The 2012 Pew Research Center poll showing the largest gap in values between Republicans and Democrats in 25 years (from 10% in 1987 to 18%) revealed not only how Americans’ values and beliefs are more polarized, but also suggested the entrenched resistance to accommodating differences between parties.

In Oregon, legislative leaders from both sides of the aisle suggest more collaboration.

During 2011 and 2012, Oregon’s legislature was split 30-30 in the House, with only a slight Democratic majority in the Senate. This nearly even split lead to historically high levels of legislative productivity in a short session. The Democratic governor won approval of major re-structuring proposals for health care and education.

Regarding re-districting, Oregon legislators in 2011 completed the process successfully and efficiently, while the issue continues to be controversial in other states where the party in control has redrawn boundaries as they wished.

Governor John Kitzhaber, in his 2013 State of the State address to the opening legislative session suggested that cooperation, not rugged individualism, could help Oregon achieve its best outcomes.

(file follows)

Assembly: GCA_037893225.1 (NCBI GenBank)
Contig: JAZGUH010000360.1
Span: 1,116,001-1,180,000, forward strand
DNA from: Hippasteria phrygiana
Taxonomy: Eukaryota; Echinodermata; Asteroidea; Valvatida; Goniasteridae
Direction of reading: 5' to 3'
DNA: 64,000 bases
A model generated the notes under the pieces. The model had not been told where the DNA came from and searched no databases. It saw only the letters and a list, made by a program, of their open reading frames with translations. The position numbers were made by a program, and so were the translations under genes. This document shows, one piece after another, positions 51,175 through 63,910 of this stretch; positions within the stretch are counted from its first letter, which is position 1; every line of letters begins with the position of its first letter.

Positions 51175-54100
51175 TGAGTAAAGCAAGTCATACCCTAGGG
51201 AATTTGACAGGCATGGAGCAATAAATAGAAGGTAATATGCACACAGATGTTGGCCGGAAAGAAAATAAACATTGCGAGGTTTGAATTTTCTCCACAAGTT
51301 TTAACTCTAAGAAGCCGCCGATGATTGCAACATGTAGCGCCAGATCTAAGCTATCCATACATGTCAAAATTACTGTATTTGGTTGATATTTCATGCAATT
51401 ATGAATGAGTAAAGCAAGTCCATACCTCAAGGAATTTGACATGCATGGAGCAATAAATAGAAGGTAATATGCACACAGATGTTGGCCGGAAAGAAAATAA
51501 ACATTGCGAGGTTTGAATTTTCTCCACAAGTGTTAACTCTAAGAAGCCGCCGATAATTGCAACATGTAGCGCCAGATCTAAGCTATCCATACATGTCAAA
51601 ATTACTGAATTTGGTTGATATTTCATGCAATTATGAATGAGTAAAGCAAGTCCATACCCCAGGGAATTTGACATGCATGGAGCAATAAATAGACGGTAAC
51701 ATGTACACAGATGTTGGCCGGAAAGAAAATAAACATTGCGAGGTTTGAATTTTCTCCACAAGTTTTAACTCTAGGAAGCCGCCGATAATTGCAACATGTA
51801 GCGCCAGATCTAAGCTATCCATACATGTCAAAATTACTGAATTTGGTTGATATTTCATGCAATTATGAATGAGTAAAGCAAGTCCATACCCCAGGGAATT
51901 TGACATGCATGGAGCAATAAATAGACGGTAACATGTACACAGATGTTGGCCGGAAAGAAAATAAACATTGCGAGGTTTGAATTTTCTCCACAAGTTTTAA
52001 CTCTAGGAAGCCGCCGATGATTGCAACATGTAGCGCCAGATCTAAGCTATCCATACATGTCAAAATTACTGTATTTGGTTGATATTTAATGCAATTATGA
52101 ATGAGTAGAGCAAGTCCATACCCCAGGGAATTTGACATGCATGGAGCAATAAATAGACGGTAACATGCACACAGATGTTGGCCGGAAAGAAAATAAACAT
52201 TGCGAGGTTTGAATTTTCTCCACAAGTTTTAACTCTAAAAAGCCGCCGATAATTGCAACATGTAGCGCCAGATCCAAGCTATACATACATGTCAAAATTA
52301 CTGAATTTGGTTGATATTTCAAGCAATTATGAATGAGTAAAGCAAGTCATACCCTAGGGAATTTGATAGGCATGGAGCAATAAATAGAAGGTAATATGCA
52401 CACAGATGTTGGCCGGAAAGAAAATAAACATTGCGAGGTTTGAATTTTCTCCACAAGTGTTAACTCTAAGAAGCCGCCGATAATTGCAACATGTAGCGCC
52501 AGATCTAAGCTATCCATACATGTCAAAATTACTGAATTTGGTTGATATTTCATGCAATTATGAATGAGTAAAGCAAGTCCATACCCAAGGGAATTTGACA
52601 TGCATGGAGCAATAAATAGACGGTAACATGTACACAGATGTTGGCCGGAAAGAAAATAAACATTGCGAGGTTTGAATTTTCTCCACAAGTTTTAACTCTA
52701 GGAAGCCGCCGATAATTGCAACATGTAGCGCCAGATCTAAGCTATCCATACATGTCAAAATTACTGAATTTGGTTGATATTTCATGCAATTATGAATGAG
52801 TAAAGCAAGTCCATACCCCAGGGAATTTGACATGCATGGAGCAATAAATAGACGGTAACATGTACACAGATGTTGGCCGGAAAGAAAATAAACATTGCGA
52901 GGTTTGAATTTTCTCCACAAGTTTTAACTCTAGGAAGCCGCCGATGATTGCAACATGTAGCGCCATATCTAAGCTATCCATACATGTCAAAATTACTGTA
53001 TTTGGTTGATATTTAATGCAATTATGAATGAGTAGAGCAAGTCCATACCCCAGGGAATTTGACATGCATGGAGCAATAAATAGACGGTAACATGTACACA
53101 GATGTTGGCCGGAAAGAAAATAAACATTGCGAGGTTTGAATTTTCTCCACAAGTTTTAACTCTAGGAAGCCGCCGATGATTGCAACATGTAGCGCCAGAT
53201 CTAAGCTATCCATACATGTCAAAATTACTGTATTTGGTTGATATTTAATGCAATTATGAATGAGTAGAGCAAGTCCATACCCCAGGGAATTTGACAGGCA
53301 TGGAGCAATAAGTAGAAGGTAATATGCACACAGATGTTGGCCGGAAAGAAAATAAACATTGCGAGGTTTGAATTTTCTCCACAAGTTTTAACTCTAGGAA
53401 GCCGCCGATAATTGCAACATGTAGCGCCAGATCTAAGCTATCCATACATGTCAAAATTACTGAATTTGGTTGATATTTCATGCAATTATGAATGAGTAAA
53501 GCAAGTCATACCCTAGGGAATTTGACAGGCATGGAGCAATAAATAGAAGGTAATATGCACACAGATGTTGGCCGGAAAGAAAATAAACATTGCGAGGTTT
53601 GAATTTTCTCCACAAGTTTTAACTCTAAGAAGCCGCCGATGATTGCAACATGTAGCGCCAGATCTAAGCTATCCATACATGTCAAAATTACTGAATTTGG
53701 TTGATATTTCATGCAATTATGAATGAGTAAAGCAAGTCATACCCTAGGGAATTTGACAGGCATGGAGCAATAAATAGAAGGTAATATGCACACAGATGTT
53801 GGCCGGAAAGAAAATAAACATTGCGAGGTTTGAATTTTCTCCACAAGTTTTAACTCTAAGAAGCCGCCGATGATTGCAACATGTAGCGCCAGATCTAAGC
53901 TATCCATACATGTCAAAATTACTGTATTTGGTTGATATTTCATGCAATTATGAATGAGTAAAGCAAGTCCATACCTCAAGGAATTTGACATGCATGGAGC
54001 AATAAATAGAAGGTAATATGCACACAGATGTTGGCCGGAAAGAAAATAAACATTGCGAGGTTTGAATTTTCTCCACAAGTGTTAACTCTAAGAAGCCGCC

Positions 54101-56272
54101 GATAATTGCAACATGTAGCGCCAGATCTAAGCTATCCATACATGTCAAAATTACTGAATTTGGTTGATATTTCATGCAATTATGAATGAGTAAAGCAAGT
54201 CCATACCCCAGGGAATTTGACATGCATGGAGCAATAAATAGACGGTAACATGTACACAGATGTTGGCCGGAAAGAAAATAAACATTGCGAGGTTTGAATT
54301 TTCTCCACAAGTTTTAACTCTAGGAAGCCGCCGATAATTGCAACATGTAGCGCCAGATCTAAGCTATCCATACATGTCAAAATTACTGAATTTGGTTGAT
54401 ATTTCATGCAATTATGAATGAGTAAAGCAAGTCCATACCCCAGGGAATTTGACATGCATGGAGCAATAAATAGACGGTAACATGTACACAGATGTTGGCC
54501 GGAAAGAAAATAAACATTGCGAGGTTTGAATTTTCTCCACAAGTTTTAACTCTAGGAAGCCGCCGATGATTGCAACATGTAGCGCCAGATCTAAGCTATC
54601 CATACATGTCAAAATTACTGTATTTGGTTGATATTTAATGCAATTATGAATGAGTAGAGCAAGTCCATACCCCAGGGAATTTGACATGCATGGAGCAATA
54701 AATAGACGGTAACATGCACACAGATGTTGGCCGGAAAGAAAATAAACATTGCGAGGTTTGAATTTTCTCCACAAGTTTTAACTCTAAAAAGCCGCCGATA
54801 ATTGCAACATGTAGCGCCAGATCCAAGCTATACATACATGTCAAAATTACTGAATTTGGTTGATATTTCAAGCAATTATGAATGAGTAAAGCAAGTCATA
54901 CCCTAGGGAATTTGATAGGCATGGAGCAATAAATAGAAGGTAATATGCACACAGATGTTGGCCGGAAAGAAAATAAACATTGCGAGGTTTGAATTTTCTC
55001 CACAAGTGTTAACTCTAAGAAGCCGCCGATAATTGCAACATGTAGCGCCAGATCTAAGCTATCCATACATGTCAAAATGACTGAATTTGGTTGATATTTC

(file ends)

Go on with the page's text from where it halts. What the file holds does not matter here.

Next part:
At that same address, Tina Kotek, 2013 Speaker of the House, (D – N/NE Portland) reminded the audience that balancing legislators’ commitment is important in order to keep the trust of the voters, because the public’s faith in elected leaders and government is strained.

House Republican leader Rep. Mike McLane (R – Powell Butte) has voiced similar sentiments, stating that if legislators go into session with an ‘us-versus-them’ mentality, it just doesn’t accomplish much.

On Wednesday, March 20, at 7:00 p.m. at Loucks Auditorium of the Salem Public Library, the matter will receive more attention as Kotek and McLane discuss opportunities and challenges to achieve legislative collaboration for Oregon. The event is sponsored by the League of Women Voters of Marion & Polk Counties and the Salem City Club.